San Diego County

Fourth Influenza Death Confirmed by San Diego County as Rates Remain Low

Last season, 848 influenza cases were reported in San Diego County, including two deaths

Marco Bello/Bloomberg via Getty Images

The San Diego County Health and Human Services Agency Wednesday confirmed a fourth death from influenza in the region, an 87-year- old woman from South County.

The woman died March 1, had underlying medical conditions and had not been vaccinated against the flu, health officials said. She did not have COVID- 19 when she died.

"While this flu season is relatively mild compared to many previous years, influenza-related deaths have already doubled from last season," said Dr. Wilma Wooten, county public health officer. "It is not too late to get a flu shot and protect yourself and your loved ones. The flu vaccine is safe and effective and is recommended for everyone six months and older."

According to the HHSA, in the past week, emergency department visits for influenza-like illness were 2% of all visits, same as the previous week.

Overall cases of the flu remain relatively low, with 53 new lab-confirmed cases in the past week, compared to 29 the week before.

Total lab-confirmed cases to date this season number 1,657, compared to 718 at the same time last season and a prior five-year average during the same week of 9,809.

Last season, 848 influenza cases were reported in San Diego County, including two deaths. In 2019, a total of 108 San Diegans died from influenza and more than 20,700 flu cases were reported.

The U.S. Centers for Disease Control and Prevention recommends that everyone 6 months and older get a flu shot every year. People with chronic medical conditions, pregnant women, people age 65 and older and people who live with or care for others who are at higher risk are all more likely to get seriously sick from the flu.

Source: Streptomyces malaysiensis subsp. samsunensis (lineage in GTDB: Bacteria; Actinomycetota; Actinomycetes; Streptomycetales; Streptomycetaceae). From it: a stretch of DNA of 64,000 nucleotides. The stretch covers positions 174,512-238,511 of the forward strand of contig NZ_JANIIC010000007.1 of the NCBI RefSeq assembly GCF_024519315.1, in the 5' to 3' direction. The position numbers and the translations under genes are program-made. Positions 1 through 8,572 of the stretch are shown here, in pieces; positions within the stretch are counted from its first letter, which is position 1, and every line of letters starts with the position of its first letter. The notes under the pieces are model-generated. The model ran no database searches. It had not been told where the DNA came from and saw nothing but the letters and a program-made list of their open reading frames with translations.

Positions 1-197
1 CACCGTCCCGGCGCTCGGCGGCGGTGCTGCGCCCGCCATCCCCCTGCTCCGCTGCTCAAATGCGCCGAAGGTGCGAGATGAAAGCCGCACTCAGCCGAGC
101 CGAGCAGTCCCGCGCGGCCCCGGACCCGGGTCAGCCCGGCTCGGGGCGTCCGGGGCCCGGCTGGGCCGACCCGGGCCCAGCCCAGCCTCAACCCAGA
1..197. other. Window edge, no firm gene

It takes about two weeks after vaccination to develop protection against the virus.

The vaccine is available at doctors' offices and retail pharmacies and is covered by medical insurance. People with no health care coverage can get vaccinated at one of the county's six public health centers or a local community clinic.

To find the nearest location, visit the county's flu vaccine locations page at eventable_Diseases/Seasonal_Influenza/Flu_Vaccine_Locations.html or call 211.

In addition to getting vaccinated, health officials said people should:

  • wash hands thoroughly and often;
  • use hand sanitizers;
  • avoid sick people;
  • avoid touching your eyes, nose and mouth;
  • clean commonly touched surfaces; and
  • if sick, stay home and avoid contact with others.

Every Wednesday during flu season, the HHSA publishes the Influenza Watch weekly report, which tracks key flu indicators and summarizes influenza surveillance in the region.

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